Friday, 8 November 2013

Somewhere in the corner of a foreign field lies a poppy that has fallen off my coat.

I am astonished at the amount of venom aimed at people who don't wear poppies to remember those who have fallen in armed conflict. I am a patriot, but I thought we were fighting for the right to freedom of expression. Apparently not.

I have not been wearing a poppy because I don't have a buttonhole, or a button for that matter, on my goretex jacket, and it fell off today before I could get to the door.

I happen to have mentioned this on certain forums and been roundly told off. Well, unless they come up with an alternative way of displaying poppies, as opposed to the pin (bronze age solution) or a plastic one with a barb in it, the British Legion may find that interest in their poppies is going to wane. If there are poppies not being worn these days, I believe it is not due to a lack of respect, but a lack of buttonholes.

I shall be attending the Remembrance Sunday service at a local church and I shall wear a poppy in the one jacket that has a buttonhole. What is more important is that I remember how I came to be able to worship freely and express myself in this way. Those who fought for freedom paid a great price. It is therefore reasonable, but not obligatory, to get off my bottom once a year and salute them.

I have never gone in for badges of allegiance anyway. People seem to wear all manner of plastic bands and t-shirts to claim allegiance to something or other. Who the heck cares what you or I think? Actions speak louder than symbols.  It comes to something when people object to the wearing of religious symbols. Are they really offended? But when it appears that not wearing something can cause such recrimination, as the kind I have read about, the world has gone mad.


John Cole, the former BBC political editor has died. Cole was an exemplar of the last time anyone at the BBC attempted to report on a political story without being in thrall to the liberal left narrative that has become obligatory at the Broken Biscuit Company. Ironically, Cole hated everything Thatcher stood for, but you would not have known it. In fact you would not have known much at all because his Northern Irish accent was extraordinarily distracting.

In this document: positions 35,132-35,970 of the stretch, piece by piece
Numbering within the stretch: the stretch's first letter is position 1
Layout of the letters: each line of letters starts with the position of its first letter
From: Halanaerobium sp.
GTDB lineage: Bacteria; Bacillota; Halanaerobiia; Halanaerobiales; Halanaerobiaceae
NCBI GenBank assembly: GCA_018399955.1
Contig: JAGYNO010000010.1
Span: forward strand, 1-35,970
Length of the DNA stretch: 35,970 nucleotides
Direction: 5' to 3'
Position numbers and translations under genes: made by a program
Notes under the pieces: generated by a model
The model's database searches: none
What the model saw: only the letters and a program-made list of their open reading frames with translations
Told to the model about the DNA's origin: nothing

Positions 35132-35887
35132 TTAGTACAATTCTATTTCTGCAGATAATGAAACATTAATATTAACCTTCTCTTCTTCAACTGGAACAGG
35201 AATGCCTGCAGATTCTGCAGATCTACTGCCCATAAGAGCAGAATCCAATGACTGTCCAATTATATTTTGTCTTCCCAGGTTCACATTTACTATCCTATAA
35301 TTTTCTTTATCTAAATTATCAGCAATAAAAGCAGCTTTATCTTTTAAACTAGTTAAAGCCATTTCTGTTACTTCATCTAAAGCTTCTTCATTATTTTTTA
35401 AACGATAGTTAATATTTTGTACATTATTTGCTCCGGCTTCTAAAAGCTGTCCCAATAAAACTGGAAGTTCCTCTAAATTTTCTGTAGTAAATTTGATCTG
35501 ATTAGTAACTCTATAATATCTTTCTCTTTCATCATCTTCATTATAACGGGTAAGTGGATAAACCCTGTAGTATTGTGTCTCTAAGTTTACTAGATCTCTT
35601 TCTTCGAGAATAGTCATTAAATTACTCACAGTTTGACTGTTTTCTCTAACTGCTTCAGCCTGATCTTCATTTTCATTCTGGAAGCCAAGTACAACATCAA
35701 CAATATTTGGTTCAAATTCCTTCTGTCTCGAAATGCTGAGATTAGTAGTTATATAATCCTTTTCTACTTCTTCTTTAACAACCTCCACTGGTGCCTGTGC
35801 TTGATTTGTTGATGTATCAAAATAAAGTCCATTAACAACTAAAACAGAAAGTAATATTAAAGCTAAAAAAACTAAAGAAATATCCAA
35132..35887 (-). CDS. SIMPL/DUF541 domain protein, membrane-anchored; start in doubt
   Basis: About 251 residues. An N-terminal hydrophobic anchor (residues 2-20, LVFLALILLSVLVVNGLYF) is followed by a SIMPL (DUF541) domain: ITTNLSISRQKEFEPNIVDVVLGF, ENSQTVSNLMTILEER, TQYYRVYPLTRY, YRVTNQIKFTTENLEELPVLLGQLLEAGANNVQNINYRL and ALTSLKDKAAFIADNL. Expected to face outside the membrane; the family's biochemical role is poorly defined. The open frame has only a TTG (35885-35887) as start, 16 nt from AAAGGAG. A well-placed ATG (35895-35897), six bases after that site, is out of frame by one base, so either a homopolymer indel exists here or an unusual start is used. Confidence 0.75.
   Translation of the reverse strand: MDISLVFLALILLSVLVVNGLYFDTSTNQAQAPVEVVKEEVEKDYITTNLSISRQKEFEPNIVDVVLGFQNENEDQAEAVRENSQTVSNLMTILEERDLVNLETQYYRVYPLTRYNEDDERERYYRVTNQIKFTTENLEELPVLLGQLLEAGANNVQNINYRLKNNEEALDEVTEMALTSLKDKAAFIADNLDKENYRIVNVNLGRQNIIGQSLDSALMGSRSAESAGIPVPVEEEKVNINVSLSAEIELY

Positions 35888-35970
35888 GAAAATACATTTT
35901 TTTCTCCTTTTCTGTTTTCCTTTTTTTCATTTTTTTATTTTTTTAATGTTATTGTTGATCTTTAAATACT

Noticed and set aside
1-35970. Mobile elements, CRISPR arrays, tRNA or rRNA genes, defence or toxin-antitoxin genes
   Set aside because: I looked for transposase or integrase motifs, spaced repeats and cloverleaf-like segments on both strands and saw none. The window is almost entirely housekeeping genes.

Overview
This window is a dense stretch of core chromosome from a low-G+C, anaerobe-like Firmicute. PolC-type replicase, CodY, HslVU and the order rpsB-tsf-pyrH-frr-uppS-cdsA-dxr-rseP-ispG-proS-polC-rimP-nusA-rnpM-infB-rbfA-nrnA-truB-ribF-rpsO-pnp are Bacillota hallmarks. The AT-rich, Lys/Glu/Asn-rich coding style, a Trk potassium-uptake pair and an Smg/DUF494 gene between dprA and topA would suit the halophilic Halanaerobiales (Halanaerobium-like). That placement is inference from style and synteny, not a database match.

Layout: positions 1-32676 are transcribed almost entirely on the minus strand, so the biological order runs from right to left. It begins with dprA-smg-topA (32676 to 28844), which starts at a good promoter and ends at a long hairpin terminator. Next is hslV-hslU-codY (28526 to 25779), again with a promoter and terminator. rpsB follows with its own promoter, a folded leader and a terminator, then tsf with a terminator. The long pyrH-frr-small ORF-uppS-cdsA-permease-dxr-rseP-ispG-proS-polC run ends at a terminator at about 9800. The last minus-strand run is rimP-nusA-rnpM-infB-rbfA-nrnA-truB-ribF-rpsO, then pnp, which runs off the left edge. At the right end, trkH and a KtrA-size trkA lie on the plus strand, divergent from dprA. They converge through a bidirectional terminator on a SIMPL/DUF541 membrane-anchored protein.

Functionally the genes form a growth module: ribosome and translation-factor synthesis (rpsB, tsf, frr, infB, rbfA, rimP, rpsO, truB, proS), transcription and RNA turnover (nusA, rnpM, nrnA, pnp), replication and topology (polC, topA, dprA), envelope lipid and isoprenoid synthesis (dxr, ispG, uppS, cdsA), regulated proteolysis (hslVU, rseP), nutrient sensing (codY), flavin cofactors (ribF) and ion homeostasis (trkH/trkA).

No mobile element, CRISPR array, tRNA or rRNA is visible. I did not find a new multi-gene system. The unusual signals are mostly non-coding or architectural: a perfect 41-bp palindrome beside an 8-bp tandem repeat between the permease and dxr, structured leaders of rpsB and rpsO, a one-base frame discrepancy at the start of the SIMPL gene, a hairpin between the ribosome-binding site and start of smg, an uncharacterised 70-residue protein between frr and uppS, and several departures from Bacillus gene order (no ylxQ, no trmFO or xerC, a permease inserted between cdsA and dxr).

I am currently reading a fascinating book about the Scottish Enlightenment. It is not possible to sum up the scope of the subject here, but a couple of things struck me. The first is that the protagonists met together in taverns and coffee shops, then buildings appointed for the purpose. They formed clubs, one of which exists now as the Royal Society of Edinburgh. Such allegiances were not without danger. Some came into direct opposition with the all-powerful Kirk. The last man to be hanged for heresy was dispatched in Edinburgh, with the connivance of the Scottish Church. Of course, it was all done at a time when they also executed people for witchcraft. It is the sort of thing that still goes on in other parts of the world. Except that we have it here, in the 21st Century. A man, an innocent man, was beaten up and set on fire because he was suspected of being a paedophile. There is no difference. The action was born out of hatred, fear and ignorance.

What these Enlightenment people did was crucial to their thinking; they corresponded with each other and met to debate the issues of the day. That way, they were able to test their theories and arguments with their peers. They dared to say what could not be said and many were denied positions of authority because of it. And this also still happens today. There are universities in this country that will deny recognition to The State of Israel and deny its academics a platform. Enlightenment? I call it a descent into superstition.

There is one more thing. The writer of this book on The Enlightenment explains that what came out of it was a vocabulary of thought. The discourse gave the protagonists a lexicon; words to express concepts that needed form and a common understanding. The writer argues that without this, it would have been difficult for thinkers to arrive at novel propositions or radical ideas, if the words and phrases were not readily available.

In an exposition of 1984, Orwell says something similar about Newspeak. He tells us that the purpose of Newspeak is not to censor thought, but to make it impossible to have such thoughts in the first place.

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